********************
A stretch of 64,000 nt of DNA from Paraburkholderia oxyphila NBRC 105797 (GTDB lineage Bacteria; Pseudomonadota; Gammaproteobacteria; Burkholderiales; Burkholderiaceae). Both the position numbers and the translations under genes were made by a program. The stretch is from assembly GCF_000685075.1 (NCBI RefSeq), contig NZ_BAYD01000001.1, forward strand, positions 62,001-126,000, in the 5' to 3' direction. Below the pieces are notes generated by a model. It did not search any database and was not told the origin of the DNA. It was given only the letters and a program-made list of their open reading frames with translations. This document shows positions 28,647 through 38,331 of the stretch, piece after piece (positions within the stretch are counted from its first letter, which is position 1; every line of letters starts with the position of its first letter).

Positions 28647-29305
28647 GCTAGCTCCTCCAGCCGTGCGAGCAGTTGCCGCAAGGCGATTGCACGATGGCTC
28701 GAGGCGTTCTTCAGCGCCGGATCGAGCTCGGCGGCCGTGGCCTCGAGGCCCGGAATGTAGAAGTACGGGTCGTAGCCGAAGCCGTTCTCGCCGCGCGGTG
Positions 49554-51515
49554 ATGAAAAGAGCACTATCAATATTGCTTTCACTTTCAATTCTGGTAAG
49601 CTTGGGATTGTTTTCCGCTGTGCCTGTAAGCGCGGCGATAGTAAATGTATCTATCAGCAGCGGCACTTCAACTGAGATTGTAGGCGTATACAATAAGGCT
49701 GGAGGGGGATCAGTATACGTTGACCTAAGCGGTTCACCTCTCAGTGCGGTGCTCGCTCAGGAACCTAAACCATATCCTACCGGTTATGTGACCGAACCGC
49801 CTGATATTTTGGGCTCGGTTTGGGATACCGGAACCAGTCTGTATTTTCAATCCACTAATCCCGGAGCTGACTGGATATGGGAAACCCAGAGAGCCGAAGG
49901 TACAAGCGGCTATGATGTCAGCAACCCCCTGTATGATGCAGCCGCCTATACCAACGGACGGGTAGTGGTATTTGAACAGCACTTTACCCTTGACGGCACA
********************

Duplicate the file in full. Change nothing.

A stretch of 64,000 nt of DNA from Paraburkholderia oxyphila NBRC 105797 (GTDB lineage Bacteria; Pseudomonadota; Gammaproteobacteria; Burkholderiales; Burkholderiaceae). Both the position numbers and the translations under genes were made by a program. The stretch is from assembly GCF_000685075.1 (NCBI RefSeq), contig NZ_BAYD01000001.1, forward strand, positions 62,001-126,000, in the 5' to 3' direction. Below the pieces are notes generated by a model. It did not search any database and was not told the origin of the DNA. It was given only the letters and a program-made list of their open reading frames with translations. This document shows positions 28,647 through 38,331 of the stretch, piece after piece (positions within the stretch are counted from its first letter, which is position 1; every line of letters starts with the position of its first letter).

Positions 28647-29305
28647 GCTAGCTCCTCCAGCCGTGCGAGCAGTTGCCGCAAGGCGATTGCACGATGGCTC
28701 GAGGCGTTCTTCAGCGCCGGATCGAGCTCGGCGGCCGTGGCCTCGAGGCCCGGAATGTAGAAGTACGGGTCGTAGCCGAAGCCGTTCTCGCCGCGCGGTG
Positions 49554-51515
49554 ATGAAAAGAGCACTATCAATATTGCTTTCACTTTCAATTCTGGTAAG
49601 CTTGGGATTGTTTTCCGCTGTGCCTGTAAGCGCGGCGATAGTAAATGTATCTATCAGCAGCGGCACTTCAACTGAGATTGTAGGCGTATACAATAAGGCT
49701 GGAGGGGGATCAGTATACGTTGACCTAAGCGGTTCACCTCTCAGTGCGGTGCTCGCTCAGGAACCTAAACCATATCCTACCGGTTATGTGACCGAACCGC
49801 CTGATATTTTGGGCTCGGTTTGGGATACCGGAACCAGTCTGTATTTTCAATCCACTAATCCCGGAGCTGACTGGATATGGGAAACCCAGAGAGCCGAAGG
49901 TACAAGCGGCTATGATGTCAGCAACCCCCTGTATGATGCAGCCGCCTATACCAACGGACGGGTAGTGGTATTTGAACAGCACTTTACCCTTGACGGCACA